One of the consistent drivers of traffic to this site are foxes. Specifically, Google searches containing the word fox or foxes in conjunction with phrases like kill, destroy and, occasionally, murder followed by various expletives.

Looking at the traffic generated over time, it has remained fairly consistently in the top five, and while the other four have changed foxes have remained stubbornly there.

And it’s the same in real life. The recent tragic attack by a fox in north London has heightened awareness, but the fact is that I’ve been getting complaints about them fairly consistently over the years. And people are obviously looking for solutions on the internet, as evidenced by Google. Even Boris Johnson is calling on the boroughs to control them.

But the fact is that the best form of control lies with residents. As I said in a post over a year ago:

Even if we were to eradicate the foxes from an area the neighbouring foxes will expand their territory to fill the gap, often within 24 hours …

Live trapping … is ineffective because the other foxes in the group rapidly become trap shy.

Poisons and repellants … carry a risk to domestic animals and are, in any case, very strictly controlled by law

Shooting is one of the few effective options available, but can only be used in very limited circumstances …

Given the limits on action the council can take, by far the most effective control is to limit their food.

The council does provide information on controlling foxes (as well as any other pest you can think of) but the reason foxes have moved into urban environments is the ready availability of food.

They find it easy to survive because people leave out food for them, or discard food carelessly leaving unfinished chicken bones or burgers on the streets, or leftovers in rubbish sacks for days before refuse collection.

If you’re here because you’ve Googled killing, murdering, massacring, or just controlling foxes then the most effective way is to simply starve them out by making sure you don’t feed them, either intentionally or unintentionally.

A slightly modified version of the London Council's control map

When I wrote that I thought Wandsworth Labour must have been disappointed with their result I didn’t realise quite how disappointed until I looked at how their colleagues across London performed. Much as it pains me to say it, it was a good night for Labour in London.

After the 2006 elections 14 London councils were Conservative controlled, 8 controlled by Labour. Following last Thursday’s election the figures are now 11 and 17. A fairly drastic reversal of fortunes.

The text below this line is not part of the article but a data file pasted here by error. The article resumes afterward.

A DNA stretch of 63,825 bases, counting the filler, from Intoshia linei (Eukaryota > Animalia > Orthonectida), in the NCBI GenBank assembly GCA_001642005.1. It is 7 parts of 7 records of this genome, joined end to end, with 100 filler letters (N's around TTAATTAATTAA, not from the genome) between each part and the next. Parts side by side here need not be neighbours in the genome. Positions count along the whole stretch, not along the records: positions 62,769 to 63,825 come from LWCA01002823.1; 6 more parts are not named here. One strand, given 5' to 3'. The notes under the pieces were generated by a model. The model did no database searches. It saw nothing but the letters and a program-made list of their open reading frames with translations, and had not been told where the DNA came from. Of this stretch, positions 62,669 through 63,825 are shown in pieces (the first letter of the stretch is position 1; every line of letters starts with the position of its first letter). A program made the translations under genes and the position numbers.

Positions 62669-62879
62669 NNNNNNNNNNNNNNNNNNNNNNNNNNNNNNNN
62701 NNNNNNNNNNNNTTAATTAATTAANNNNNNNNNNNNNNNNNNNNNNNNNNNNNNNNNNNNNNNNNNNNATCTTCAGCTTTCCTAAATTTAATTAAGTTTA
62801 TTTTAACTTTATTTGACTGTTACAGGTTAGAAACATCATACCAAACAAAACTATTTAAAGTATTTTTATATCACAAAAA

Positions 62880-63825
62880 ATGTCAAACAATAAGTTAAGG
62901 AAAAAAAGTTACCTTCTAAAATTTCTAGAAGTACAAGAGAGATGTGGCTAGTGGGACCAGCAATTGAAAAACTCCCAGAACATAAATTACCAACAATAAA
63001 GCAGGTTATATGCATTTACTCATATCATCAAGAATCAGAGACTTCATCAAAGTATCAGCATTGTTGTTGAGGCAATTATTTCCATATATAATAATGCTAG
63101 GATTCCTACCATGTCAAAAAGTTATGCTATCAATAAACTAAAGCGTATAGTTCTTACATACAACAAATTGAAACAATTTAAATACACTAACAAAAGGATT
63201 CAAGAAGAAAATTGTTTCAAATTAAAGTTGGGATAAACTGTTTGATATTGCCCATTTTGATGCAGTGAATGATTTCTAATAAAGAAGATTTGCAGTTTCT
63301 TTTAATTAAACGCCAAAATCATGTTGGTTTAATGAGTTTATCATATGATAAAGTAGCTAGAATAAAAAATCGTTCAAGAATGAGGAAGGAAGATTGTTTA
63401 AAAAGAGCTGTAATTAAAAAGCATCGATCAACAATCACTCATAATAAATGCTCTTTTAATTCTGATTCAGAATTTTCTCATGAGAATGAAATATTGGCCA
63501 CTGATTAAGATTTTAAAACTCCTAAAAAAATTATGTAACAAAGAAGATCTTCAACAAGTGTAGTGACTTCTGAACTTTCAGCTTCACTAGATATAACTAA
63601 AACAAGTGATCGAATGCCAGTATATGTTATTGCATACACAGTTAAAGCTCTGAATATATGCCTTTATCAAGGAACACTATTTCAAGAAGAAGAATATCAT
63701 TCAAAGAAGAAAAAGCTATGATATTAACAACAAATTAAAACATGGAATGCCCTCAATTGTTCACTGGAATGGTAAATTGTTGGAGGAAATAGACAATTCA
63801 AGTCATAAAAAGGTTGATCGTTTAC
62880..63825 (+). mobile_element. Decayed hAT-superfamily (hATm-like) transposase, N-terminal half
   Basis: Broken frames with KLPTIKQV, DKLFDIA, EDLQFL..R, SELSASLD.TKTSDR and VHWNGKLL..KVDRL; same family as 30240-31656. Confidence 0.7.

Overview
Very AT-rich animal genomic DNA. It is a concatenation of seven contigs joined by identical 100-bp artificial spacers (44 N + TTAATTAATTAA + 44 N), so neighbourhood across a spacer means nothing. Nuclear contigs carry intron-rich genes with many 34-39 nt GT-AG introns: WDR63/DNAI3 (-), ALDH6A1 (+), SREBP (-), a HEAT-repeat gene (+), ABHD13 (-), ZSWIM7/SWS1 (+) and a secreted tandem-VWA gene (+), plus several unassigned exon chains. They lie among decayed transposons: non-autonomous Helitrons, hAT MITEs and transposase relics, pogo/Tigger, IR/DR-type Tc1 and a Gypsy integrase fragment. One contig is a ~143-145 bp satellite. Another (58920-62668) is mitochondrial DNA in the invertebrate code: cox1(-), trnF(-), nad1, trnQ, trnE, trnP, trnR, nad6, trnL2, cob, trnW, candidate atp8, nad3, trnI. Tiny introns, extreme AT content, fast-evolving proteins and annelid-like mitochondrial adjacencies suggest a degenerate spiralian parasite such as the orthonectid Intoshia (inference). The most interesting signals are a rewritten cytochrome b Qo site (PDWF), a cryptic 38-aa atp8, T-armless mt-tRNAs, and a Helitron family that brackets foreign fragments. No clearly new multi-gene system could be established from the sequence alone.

Looking at our immediate neighbours the story is fairly mixed. In Lambeth Labour solidified their grip on the borough at the expense of both the Conservatives and Lib Dems. Merton council remains in no overall control, but finely balanced – Labour now hold exactly half the seats, the same position the Conservatives had been in from 2006. Over to the west Richmond has become Conservative controlled, taking 12 seats from the Lib Dems in a two way fight.

Elsewhere Labour took control of Brent, Camden, Ealing, Enfield, Harrow, Hounslow, Islington, Southwark and Waltham Forest. And in some of those the shifts were fairly dramatic, making double digit gains – which brings home Wandsworth Labour’s lack of progress.

It seems fairly clear that the increased turnout of a national election can have a dramatic effect on the a local election poll.

What gets me, though, is the irony that the party who have created a financial disaster nationally have been asked to fix it in so many places locally.

Way back when I first stood for council in 1998 we had a simple campaign slogan: Wandsworth is Conservative.

The Conservatives had taken a hammering in the 1997 election and a significant number of people believed the council was also Labour controlled. We knew people rated Wandsworth highly, and wanted to vote to continue that, but needed to let them know that if that’s what they wanted, they needed to vote Conservative.

And 12 years later it’s still worth repeating that message.

While knocking on doors the other day I met one voter who told me that they would be voting Conservative nationally, but Labour in the local elections. With a slightly bruised ego I asked why.

“Labour have had it nationally,” I was told, “and there’s no way I’ll vote for them, but they do such a great job running the council I want to keep them in here.”

Needless to say, I quickly corrected them so they knew who had been running the council and providing those services.

Wandsworth has the highest public satisfaction rate in the country. If you want to keep those great services and great value voting Conservative is the way to keep them.